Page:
“Variations on an Apple” Write Up by Angelica Atkins

Summary of the story

Yoon Ha Lee’s “Variations on an Apple” begins with Paris, and follows him (mostly) throughout. He gets drunk, and sees three goddesses: Hera, Aphrodite, and Athena. They produce an apple and ask him to choose which one to give the apple to. He refuses all three of them. He instead takes the apple to Ilion, who is the city he resides in. Ilion is in human form as a male, and he eats the apple.

Cassandra, Paris’s sister, warns against the apple, but by then it’s too late. The ships come to Ilion, after which play out different possibilities. One is where Ilion tricks the general, but still ends up giving its respect to the conquerors, though the conquerors then become part of the city. In another, Ilion goes down into an artificial ocean world, and the ships that try to follow become parts of the sea themselves. The third is where Ilion eats all the sentient beings within itself, and becomes a wasteland. In all of these, Ilion is compromised because of the apple.

Ten years later, Ilion is still being sieged. Paris almost wishes the apple never came to him. The enemy fleets withdraw, and Ilion gives all of its citizens the task of analyzing why. Paris tries to edit out his need for sleep, but he still finds himself falling asleep. The enemy general’s attack using negative space opens all of Ilion at once. Paris is asleep when that happens.

Paris is locked in grav-weave, and is visited by the general. Paris says that the fairest isn’t a goddess or a city, but this metal warrior, who is Helen. Helen says she must kill him now, as the gods listen in on everything. She raises a gun to his head, and he thinks that “Ilion never stood a chance.”

The acute tension was the siege and downfall of Ilion, while the chronic tension was the destruction the apple brings.

What makes the story interesting?

The relationship between Paris and Ilion is what’s featured heavily, and it stays interesting in the unpredictability of an entire city. This is shown how each time Paris sees Ilion, it is a different person. Lee is able to handle Paris’s relationship with an entire city, and it’s handled almost in the way relationships with gods are handled in modern times.

Paris also is shown as painfully human. The first time the readers see him is when he’s drunk, and he only refuses the goddesses because he’s already in a relationship with Ilion itself. Ilion is also the strongest being he knows, since he says,

“If anyone has a chance of keeping the fortress contained, it’s the oldest and greatest of fortresses.”

Ilion is also an old Greek word for “Troy,” which is why Homer’s epic is called the Iliad.

What kept the story grounded for me was the real life mentions, like Zhuge Liang, Vauban and Mardi bin Ali al-Tarsusi, who are real strategists. There was also the constant references to math and technology and theories, which can get overwhelming at times.

I first highlighted Ilion in different colours, whether it was a city or a human or both. Sometimes the city and human part is indistinguishable, which I want to take away. People write odes to cities, but I’d never seen a city humanized in this way before. Ilion isn’t a nice city:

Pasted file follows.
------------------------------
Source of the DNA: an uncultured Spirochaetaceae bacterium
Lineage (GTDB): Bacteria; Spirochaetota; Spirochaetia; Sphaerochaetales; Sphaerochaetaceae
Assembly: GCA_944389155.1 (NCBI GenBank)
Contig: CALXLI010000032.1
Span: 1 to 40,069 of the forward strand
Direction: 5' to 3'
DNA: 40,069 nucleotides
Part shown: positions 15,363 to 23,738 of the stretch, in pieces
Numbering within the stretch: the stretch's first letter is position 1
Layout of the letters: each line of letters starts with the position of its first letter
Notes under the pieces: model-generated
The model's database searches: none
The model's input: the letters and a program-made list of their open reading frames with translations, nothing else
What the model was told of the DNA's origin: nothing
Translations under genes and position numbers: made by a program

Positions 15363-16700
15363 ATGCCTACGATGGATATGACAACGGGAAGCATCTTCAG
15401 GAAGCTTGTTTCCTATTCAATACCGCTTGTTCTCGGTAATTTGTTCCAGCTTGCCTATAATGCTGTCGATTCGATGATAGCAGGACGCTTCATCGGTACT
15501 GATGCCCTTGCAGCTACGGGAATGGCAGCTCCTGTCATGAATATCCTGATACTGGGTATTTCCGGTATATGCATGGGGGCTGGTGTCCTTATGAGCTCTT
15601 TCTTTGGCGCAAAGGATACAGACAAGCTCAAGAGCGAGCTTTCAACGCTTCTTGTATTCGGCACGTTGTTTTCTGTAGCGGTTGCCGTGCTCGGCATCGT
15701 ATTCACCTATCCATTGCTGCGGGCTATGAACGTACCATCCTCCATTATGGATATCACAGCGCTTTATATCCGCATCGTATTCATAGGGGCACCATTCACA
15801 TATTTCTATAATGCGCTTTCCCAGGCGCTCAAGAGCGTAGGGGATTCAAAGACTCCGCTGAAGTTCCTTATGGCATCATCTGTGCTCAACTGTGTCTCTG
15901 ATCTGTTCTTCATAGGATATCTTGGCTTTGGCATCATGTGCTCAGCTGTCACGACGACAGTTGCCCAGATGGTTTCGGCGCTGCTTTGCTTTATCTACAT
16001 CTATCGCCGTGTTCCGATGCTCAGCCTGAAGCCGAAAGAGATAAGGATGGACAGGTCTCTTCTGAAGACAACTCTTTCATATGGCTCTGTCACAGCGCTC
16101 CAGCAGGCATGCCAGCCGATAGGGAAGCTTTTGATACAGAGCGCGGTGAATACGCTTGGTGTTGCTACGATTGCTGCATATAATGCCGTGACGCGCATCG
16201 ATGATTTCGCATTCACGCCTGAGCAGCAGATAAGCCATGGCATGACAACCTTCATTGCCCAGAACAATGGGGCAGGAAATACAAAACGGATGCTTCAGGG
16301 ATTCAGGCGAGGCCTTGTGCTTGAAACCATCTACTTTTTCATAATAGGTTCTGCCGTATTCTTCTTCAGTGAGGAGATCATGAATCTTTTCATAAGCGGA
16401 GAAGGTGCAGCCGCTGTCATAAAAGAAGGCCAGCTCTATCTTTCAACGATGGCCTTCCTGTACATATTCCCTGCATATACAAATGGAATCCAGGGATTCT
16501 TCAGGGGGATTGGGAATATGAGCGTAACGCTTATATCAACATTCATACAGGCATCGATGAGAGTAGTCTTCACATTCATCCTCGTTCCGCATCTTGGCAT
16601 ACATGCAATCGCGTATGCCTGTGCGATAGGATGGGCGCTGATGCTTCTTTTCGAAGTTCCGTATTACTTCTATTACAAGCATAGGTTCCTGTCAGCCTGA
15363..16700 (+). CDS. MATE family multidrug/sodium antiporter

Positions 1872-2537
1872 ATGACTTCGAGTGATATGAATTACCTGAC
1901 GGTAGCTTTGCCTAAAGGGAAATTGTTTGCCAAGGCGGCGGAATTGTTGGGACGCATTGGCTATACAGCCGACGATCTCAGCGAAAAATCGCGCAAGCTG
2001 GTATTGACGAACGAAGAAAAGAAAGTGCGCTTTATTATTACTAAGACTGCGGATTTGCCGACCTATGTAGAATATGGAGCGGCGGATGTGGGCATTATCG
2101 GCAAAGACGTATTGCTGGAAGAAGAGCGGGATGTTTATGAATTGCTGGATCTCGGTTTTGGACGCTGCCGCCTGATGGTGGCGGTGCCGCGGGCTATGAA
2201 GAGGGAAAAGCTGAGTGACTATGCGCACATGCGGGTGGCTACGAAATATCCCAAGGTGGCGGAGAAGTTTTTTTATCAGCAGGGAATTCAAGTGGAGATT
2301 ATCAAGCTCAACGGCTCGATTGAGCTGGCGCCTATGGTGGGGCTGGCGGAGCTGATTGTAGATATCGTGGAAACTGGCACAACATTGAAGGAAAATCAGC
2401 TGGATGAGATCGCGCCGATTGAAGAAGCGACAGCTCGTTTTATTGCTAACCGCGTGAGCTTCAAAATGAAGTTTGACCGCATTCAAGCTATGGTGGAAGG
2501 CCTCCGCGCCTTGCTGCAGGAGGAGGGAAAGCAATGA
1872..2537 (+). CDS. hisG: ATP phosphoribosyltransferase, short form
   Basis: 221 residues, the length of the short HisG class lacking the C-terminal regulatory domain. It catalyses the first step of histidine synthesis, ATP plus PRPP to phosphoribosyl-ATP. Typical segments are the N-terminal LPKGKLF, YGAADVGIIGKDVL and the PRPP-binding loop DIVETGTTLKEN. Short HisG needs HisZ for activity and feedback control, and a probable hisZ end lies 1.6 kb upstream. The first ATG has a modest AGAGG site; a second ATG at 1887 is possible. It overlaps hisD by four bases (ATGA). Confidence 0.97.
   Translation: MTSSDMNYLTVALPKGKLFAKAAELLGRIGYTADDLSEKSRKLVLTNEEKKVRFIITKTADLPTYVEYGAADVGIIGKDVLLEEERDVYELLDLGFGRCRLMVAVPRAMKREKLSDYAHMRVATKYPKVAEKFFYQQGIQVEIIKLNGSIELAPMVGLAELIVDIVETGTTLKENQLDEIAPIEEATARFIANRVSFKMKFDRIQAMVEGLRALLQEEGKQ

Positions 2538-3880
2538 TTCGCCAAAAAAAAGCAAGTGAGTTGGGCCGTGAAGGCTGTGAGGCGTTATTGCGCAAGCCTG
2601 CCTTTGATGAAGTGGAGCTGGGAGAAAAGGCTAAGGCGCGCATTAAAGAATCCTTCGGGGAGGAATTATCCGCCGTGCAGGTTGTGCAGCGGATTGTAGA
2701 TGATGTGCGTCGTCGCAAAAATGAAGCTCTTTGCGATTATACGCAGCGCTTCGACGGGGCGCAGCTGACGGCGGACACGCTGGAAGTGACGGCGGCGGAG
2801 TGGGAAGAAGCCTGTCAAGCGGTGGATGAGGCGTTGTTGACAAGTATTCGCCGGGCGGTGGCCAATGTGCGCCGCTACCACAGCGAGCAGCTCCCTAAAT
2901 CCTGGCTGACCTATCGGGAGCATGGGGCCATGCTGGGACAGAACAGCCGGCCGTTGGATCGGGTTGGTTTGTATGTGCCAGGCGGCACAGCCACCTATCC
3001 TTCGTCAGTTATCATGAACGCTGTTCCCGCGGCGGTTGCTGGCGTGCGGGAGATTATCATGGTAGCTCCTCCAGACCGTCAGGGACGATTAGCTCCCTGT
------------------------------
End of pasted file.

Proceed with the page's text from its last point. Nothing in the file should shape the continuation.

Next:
Ilion threaded his fingers through Paris’s hair. It almost didn’t hurt.

That casual mention stuck out to me. Paris is used to this kind of pain coming from Ilion.

Another thing I highlighted was the transition from myth to technology, and ways that the myth was turned upside down: Cassandra lives in the circuitry but can still see things others can’t, Hector is a ship, Ilion is in space, Helen is the conquering metal general and made out of metal, and Paris can edit out his need for sleep. Lee keeps the goddesses as goddesses, which is what hooked me was the very beginning, because Paris is drunk, and suggests that the goddesses choose who to award the apple to by random number generator.

The final thing I highlighted was the apple and the mention of choices. Both Cassandra and Helen imply that Helen had the same choice, and refused it. There is also the question of fate, and whether Ilion can escape the apple’s nature, even without Helen. But even in all of the different versions, Ilion manages be compromised in some way. In the end, Paris describes it as “Ilion never stood a chance.”

What can I imitate in my own writing?

I definitely want to take away the personification of a city. Ilion felt like a character, especially when there were grey areas when I couldn’t tell whether the city or the human manifestation was talking/acting. I also want to use the author’s comment on fate, and how even though parts of the myth are converted into tech, Ilion still falls. Ilion falls in each version of the story, because it cannot escape the apple’s nature. I also wanted to take away how much importance the author put on a seemingly insignificant object. The apple, in the original story, was the source of the conflict with Troy in the original myth, but the readers and the characters soon forget about it as the gods and the mortals get wound up in their own hubris. By shifting the focus to the apple instead of the war itself, Lee created a new perspective on an old story. I want to recycle ideas and put my own focus on them, too.

Questions:

Even though Ilion was doomed from the moment it took the apple, did you hold out any hope that it would survive?

Did Paris and Ilion have a loving relationship?

How did the existence of gods in this otherwise science fiction plot work for you? Was the universe believable?

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